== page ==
Landlords. How will September 2017’s buy-to-let changes affect you?

George Osborne may now be having the time of his life in his dual role as editor of London’s Evening Standard and Theresa May’s nemesis, but his work as chancellor certainly lives on.

This month, new rules governing buy-to-let mortgages and lending – plans that were introduced on Osborne’s watch – finally come into force. Depending on whom you believe, the idea behind them is either to stamp out irresponsible lending or to give first-time buyers a better chance of owning their own home. Or possibly both, for things are rarely clear-cut when it comes to politics.

If you are a buy-to-let landlord, or are thinking of becoming one, the new rules may hit you hard. So what has changed?

It’s your portfolio that matters

Until now, lenders would give you a mortgage based on the viability of the property you wanted to borrow against.

They can’t do that any more. Instead they have to look at your whole property portfolio. If all of your properties are pulling in more income that you are spending on mortgage payments, then you’ll probably be fine. But if you have one or more properties that are making a loss, then some lenders might suck their teeth and shake their head rather than give you the mortgage you need.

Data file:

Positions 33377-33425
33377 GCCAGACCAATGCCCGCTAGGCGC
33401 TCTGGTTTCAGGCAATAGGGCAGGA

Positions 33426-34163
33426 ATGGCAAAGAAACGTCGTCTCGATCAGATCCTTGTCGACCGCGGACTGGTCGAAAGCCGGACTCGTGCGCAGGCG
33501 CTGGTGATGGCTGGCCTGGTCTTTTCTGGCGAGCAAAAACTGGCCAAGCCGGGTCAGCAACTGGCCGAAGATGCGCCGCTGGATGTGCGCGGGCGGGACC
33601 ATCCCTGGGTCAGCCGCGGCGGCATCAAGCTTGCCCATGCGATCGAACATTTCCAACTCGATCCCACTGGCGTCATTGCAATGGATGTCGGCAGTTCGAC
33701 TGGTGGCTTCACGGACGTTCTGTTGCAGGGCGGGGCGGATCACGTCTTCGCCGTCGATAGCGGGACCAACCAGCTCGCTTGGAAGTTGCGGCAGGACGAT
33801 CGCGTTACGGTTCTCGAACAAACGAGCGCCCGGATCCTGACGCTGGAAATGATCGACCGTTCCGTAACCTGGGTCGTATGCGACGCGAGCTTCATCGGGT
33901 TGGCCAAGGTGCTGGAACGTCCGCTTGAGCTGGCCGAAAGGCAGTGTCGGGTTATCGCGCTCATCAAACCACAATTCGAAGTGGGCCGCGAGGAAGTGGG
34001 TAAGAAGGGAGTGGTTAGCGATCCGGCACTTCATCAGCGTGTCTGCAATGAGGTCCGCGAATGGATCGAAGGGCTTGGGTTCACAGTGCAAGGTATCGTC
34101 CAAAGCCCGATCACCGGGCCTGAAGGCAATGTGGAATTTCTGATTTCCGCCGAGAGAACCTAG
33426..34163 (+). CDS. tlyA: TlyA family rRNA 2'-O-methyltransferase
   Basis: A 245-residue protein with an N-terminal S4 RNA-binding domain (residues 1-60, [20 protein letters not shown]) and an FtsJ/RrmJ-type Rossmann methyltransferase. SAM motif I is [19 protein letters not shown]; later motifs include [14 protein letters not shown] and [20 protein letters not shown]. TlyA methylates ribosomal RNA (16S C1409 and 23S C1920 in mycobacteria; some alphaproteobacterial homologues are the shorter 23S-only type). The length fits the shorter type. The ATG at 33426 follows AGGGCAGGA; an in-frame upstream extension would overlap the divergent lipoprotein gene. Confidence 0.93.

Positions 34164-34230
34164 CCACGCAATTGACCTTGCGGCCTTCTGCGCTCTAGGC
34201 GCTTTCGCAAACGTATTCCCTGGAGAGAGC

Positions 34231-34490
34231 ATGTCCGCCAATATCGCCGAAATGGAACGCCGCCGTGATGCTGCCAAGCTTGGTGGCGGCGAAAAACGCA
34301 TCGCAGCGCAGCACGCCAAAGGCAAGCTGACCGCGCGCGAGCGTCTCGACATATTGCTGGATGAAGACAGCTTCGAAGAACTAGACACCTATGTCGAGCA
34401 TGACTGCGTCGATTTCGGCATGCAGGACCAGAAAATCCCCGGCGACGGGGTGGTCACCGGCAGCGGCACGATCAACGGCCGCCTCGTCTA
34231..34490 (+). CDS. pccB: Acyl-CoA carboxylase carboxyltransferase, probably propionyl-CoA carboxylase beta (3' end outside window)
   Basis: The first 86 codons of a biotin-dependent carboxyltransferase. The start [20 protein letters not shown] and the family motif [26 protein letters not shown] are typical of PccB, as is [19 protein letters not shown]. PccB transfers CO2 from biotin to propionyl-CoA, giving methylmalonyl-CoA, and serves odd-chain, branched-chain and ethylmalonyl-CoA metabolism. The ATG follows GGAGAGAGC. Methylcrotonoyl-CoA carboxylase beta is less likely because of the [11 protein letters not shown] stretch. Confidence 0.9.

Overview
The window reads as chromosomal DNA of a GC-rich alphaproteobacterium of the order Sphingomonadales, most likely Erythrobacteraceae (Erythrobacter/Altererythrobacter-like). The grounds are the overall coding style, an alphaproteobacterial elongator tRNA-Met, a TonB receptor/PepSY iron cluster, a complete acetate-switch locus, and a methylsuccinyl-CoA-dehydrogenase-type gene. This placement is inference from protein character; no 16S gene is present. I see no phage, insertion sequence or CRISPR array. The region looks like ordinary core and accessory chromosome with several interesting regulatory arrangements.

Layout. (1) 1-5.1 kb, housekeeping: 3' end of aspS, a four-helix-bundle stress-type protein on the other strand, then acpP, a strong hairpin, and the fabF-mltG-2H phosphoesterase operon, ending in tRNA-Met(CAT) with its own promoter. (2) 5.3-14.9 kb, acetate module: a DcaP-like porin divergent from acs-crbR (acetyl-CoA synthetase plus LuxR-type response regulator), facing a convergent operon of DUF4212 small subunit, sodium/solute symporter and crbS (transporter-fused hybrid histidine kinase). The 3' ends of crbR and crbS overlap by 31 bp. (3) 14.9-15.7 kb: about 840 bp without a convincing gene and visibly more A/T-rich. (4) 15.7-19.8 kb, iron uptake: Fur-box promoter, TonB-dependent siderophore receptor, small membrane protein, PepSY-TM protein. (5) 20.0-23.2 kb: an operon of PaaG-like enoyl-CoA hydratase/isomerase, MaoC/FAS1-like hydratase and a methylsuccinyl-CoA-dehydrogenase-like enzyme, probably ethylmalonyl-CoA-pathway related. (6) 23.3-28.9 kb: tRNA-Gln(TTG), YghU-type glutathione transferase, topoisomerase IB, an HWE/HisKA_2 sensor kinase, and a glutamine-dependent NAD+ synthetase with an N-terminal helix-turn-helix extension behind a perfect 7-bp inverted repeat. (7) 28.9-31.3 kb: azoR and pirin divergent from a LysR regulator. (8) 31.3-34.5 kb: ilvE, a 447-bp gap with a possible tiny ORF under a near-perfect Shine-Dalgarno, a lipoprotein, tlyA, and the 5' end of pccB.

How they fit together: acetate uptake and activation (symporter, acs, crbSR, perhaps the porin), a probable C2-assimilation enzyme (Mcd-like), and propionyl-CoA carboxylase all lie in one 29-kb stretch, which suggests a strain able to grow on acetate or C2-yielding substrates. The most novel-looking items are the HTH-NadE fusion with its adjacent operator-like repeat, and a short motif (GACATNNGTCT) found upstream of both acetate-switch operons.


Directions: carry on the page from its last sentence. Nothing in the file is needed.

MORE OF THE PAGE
The key point is that, if you have properties that are losing money, you may wish to dispose of them or take steps to make them profitable before seeking a mortgage on another house or flat.

Plus: a new stress test is more… stressful

This year has already seen new stress tests applied to buy-to-let mortgages. In a nutshell, the bank or lender has to check that you can afford repayments if interest rates were to shoot up as high as 5.5%. Could you?

Naturally, many lenders will want you to do as much of the work as possible, so they may ask you to prepare a business plan. Even if your portfolio is generating a healthy profit, and you’ve got high hopes for a new property, the fact remains that you’ll probably have to do a lot more admin to get your hands on the mortgage.

Is it worth it?

One thing that’s certain about politics and changes to legislation is that the Law of Unintended Consequences always continues to apply.

Making buy-to-let mortgages harder to obtain is likely to reduce the number that are granted. But that doesn’t necessarily mean more people will get on the property ladder. It isn’t difficult to predict that many remaining landlords will just hike up their rents, leading to situation where we have fewer and more expensive rented properties, plus little or no reduction in the number of people who can’t afford to buy their own home.

So, if you’re thinking of getting a buy-to-let mortgage from this month, it’s best to do your homework. Talk to one of THP’s accountants and we’ll help you get your portfolio in shipshape condition before you apply to any lenders. There’s still money to be made as a landlord but from now on, you’ll need to be that little bit better prepared when you apply for your next buy to let mortgage.